A peek behind the political curtains

The good folks at the Energy and Environment Legal Institute recently shook up the “Keep It in the Ground” crowd with their bombshell report that proved that a number of state Attorneys General went to great lengths to hide the fact that they were working with environmental activists in their campaign against Exxon Mobil. According to their report, the AGs employed a “Common Interest Agreement,” which basically renders all communications among the parties involved as privileged and confidential.

But this isn’t the first blockbuster from E&E Legal. Back in April, they released email correspondence which showed that the AGs were actually giving at least one of the environmental activists media advice in an effort to hide the fact that they were working together.

On March 30th of this year, a day after the AGs held a press event with former Vice President Al Gore touting their efforts to target oil and natural gas companies, Matt Pawa—an environmental lawyer who works with the Climate Accountability Institute—emailed Eric Srolovic of the NY attorney general’s office asking how to respond to a reporter who contacted him. “What should I say if she asks if I attended [a secret briefing for the AGs]?”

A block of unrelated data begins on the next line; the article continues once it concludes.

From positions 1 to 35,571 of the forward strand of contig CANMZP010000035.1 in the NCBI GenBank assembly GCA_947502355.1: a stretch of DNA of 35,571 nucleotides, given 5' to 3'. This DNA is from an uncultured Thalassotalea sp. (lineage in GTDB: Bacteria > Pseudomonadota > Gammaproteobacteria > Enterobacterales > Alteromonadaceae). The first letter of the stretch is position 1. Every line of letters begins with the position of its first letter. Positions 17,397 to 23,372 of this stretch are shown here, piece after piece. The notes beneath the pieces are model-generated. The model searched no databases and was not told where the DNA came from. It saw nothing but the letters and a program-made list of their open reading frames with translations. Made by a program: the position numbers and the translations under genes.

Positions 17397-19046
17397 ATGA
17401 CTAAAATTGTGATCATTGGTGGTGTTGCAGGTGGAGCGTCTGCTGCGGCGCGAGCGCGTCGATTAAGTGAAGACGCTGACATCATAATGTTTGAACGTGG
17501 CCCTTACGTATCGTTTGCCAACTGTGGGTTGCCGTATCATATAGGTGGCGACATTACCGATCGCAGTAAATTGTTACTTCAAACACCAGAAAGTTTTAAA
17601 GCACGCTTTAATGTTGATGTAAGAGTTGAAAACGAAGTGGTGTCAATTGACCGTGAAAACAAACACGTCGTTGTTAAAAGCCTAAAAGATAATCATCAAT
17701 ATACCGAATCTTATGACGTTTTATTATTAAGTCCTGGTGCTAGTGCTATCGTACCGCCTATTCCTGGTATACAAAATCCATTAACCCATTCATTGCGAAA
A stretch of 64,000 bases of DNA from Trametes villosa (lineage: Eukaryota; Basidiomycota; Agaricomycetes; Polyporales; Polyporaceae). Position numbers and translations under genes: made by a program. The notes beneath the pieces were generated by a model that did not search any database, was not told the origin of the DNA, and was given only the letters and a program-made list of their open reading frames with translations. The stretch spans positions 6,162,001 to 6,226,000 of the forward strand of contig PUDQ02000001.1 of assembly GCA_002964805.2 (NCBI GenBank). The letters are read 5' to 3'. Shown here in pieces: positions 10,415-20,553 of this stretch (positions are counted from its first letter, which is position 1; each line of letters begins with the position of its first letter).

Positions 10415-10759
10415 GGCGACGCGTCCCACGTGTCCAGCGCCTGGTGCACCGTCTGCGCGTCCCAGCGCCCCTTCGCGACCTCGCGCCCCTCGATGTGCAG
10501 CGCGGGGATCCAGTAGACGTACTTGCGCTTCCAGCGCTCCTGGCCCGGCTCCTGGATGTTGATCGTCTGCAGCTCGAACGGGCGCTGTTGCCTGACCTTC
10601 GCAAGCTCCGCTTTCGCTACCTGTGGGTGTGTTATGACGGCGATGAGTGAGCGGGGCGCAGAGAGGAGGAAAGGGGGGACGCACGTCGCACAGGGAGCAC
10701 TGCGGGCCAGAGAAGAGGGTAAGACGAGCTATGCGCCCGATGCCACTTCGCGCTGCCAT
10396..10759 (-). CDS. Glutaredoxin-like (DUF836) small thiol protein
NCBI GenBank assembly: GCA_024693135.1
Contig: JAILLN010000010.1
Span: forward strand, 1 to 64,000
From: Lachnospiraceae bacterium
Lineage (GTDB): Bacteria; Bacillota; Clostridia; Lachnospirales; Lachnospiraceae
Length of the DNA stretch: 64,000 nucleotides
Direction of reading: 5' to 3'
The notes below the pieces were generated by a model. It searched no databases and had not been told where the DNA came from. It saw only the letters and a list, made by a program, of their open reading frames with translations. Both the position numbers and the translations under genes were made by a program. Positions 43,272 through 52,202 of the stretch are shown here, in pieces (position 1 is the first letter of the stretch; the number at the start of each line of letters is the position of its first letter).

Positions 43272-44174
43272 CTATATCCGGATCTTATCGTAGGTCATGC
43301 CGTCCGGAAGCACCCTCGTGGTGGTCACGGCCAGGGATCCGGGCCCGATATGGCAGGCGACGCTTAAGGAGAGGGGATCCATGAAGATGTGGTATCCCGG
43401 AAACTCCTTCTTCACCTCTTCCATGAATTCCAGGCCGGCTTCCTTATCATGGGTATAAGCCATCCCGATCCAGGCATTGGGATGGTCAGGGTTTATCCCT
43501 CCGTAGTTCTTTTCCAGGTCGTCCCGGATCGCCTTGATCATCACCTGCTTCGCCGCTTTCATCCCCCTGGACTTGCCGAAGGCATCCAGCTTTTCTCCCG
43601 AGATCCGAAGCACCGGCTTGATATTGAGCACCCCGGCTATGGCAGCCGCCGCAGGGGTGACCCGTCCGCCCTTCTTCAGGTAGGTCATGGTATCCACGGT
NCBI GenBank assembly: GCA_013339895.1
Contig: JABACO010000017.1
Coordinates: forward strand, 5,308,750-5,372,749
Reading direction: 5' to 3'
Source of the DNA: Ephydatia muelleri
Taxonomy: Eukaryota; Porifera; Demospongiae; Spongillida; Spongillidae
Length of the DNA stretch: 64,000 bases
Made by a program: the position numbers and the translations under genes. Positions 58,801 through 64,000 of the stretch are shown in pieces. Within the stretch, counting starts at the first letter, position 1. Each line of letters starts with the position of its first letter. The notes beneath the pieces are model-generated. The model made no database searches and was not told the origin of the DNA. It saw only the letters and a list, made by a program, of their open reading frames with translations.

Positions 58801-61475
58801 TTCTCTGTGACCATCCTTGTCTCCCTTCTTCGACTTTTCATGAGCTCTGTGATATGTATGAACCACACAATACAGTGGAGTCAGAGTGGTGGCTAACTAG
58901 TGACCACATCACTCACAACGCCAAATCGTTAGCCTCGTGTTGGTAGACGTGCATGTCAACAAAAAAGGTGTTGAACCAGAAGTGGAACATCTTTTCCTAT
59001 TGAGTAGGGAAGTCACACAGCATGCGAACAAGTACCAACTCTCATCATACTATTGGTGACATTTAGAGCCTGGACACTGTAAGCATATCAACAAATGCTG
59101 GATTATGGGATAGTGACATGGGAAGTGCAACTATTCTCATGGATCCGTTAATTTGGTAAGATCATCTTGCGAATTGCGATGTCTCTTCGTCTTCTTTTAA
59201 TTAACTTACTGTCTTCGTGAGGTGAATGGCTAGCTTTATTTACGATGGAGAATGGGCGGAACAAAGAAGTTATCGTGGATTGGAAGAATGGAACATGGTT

Srolovic’s response: “My ask is if you speak to the reporter, to not confirm that you attended or otherwise discuss the event.”

And that’s exactly what he did, as you can see from this Reuters coverage of the meeting back in March.

According to the article, “Peter Frumhoff (of the Union of Concerned Scientists) confirmed that he was at the meeting. Pawa declined to comment. The New York attorney general's office said it routinely collaborates with other states and receives input from outside organizations but only pursues cases based on their merits and the law.”

It may be true that the NY AG’s office “routinely … receives input from outside organizations,” but this effort to hide the truth from the American public is anything but routine.